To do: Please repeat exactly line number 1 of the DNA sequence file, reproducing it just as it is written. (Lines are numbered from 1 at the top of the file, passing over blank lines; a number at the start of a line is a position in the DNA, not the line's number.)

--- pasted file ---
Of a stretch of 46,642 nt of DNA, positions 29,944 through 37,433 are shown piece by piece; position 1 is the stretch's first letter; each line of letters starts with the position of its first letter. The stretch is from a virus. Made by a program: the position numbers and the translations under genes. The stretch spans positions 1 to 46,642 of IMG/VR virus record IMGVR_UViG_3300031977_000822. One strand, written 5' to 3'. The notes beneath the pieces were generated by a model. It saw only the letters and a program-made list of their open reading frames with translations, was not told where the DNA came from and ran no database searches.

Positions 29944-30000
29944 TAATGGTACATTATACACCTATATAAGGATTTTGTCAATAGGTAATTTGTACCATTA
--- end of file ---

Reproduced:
Of a stretch of 46,642 nt of DNA, positions 29,944 through 37,433 are shown piece by piece; position 1 is the stretch's first letter; each line of letters starts with the position of its first letter. The stretch is from a virus. Made by a program: the position numbers and the translations under genes. The stretch spans positions 1 to 46,642 of IMG/VR virus record IMGVR_UViG_3300031977_000822. One strand, written 5' to 3'. The notes beneath the pieces were generated by a model. It saw only the letters and a program-made list of their open reading frames with translations, was not told where the DNA came from and ran no database searches.